Attorneys at Law




To Accommodate or Not To Accommodate


Come On, Let’s Be Reasonable

An interesting case came down earlier this week from the Minnesota Court of Appeals.  In Melanie Michael v. Education Management Corporation, a former sonography student brought a disability discrimination/failure to accommodate claim against Education Management Corporation d/b/a Argosy University (“Argosy”) under the Minnesota Human Rights Act.

The student suffers from attention deficit hyperactivity disorder (“ADHD”).  She did not disclose this Argosy when she applied to the school.  Her first and second semester came and went without incident as plaintiff passed all her classes.  In the student’s third semester, she took three courses.  Each course had a lecture and lab component.  Students must pass both components in order to pass the course.  The student passed both components of one of the course, but failed the lab component of the second and the lecture component of the third.  So, she failed both courses.

Thereafter, the student sought counseling and received a recommendation that she be given accommodations for her ADHD.  Specifically, her letter of accommodation stated that she be allowed:  (1) additional time to complete assignments; (2) a quiet location for testing; and (3) time-and-a-half for testing.

Over the following summer, the student retook the courses she failed.  She presented her letter of accommodation to the instructor (the same instructor that failed her the prior semester).  However, her instructor did not provide her with additional time to complete her assignments, nor did the instructor allow the student extra time for her lab work.  According to the opinion, this was due to Argosy’s policy against providing accommodations in lab work because it tries to simulate “real world” environments in its labs.  (Argosy did allow the student extra time to complete lecture exams and to take these exams in a separate room).  Despite not being extra time to complete her lab work, plaintiff passed both courses.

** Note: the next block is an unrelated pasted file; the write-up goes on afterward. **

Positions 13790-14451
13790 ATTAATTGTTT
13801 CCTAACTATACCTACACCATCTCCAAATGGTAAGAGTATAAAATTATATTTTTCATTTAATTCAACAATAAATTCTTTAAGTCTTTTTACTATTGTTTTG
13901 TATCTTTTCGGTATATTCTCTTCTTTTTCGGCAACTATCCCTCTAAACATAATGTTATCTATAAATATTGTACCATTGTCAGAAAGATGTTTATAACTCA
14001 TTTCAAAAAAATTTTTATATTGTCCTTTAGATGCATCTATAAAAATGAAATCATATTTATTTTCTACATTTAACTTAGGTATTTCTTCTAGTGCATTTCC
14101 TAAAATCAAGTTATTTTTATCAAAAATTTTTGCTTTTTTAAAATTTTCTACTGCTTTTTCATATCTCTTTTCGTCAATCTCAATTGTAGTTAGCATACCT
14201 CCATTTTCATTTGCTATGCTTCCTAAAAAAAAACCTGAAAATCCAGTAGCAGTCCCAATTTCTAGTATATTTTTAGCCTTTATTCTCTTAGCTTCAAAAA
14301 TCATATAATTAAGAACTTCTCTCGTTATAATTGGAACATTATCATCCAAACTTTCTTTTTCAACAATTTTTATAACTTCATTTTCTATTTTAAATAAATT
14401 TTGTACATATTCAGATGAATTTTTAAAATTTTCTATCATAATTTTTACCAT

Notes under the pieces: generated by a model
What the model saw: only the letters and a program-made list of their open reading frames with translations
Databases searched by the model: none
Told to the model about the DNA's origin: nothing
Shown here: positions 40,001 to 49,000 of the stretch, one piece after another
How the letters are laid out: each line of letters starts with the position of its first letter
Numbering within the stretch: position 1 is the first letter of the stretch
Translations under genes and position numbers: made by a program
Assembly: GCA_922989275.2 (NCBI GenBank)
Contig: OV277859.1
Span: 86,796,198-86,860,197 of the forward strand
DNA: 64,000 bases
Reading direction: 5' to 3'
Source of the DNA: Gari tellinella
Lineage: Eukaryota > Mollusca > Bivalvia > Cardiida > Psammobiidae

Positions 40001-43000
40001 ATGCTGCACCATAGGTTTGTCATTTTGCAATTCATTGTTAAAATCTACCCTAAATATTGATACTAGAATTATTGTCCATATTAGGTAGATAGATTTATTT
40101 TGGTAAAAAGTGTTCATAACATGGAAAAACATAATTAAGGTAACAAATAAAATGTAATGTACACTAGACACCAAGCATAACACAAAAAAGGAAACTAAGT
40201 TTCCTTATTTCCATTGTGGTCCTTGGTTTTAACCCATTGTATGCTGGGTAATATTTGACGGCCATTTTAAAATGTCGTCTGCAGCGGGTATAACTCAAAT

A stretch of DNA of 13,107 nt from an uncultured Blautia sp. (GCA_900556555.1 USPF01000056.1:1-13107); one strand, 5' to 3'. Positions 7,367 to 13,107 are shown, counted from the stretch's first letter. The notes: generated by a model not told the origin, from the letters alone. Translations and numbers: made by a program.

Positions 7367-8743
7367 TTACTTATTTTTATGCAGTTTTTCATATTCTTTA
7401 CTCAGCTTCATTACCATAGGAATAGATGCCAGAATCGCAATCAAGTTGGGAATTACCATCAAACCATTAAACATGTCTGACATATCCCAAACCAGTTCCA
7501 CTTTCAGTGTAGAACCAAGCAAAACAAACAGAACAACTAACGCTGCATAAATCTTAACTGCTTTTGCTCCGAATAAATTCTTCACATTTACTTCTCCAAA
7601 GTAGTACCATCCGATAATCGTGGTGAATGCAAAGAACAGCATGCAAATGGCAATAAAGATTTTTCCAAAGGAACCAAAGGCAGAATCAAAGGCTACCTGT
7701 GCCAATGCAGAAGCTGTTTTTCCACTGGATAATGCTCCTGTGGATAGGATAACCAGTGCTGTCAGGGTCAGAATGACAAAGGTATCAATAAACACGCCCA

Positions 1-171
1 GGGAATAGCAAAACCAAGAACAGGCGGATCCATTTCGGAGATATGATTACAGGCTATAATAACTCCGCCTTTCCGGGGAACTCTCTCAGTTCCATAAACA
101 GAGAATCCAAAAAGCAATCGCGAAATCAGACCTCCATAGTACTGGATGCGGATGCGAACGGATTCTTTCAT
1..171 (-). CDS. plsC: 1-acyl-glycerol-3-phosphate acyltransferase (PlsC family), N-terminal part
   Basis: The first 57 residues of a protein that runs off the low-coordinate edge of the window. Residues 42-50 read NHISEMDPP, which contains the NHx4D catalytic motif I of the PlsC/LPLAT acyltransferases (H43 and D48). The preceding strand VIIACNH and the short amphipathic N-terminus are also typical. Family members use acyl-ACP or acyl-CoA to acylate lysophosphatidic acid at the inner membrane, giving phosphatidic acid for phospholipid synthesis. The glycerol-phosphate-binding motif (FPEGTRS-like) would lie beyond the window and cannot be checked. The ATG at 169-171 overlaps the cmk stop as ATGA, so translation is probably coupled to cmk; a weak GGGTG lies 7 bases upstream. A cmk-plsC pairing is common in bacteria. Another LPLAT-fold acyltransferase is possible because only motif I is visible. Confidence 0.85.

That fall, the student failed two additional courses (taught by the same instructor who had previously failed her).  After meeting the program chairperson, Argosy offered to allow the student to take her remaining course (including the two she failed) at no charge.  The student accepted, but after failing lab proficiency exam, she withdrew from the program.

Thereafter, the student filed a Complaint against Argosy claiming that it had violated the Minnesota Human Rights Act by not accommodating her disability.  She brought this appeal after the district court dismissed the claim.

The court of appeals noted that establish a claim for failure to accommodate, a party must prove three elements:  (1) that she is a qualified disabled person; (2) that respondent (Argosy) knew of her disability; and (3) that respondent failed to make reasonable accommodations.  It’s undisputed that the student was a qualified disabled person (ADHD) and that Argosy knew about her disability.  The primary issue whether or not Argosy provided her with a reasonable accommodation.

Argosy argued and the court of appeals agreed that Argosy was not required to accommodate the student’s request to do her lab work in a quiet environment. This would have been consistent with a “real world” environment as lab work is often done in fast-paced and noisy environment.  Specifically, the noted that, “that any other accommodation would have substantially altered the nature of the academic program.”

This finding is consistent employment-based accommodation claims where courts have held that a reasonable accommodation in the workplace does not mean “creating a new job.”  Here, the student was, in essence, asking Argosy to modify its lab program to accommodate her to such a degree that the main purpose of the program would be lost.

Generally, employers and educators are required make reasonable accommodations for their employees or students who have qualifying disabilities and make their employer and schools aware of them.  But the employers and schools are not necessarily required to accommodate to the extent that the duties of the job or the purpose of course will be substantially altered.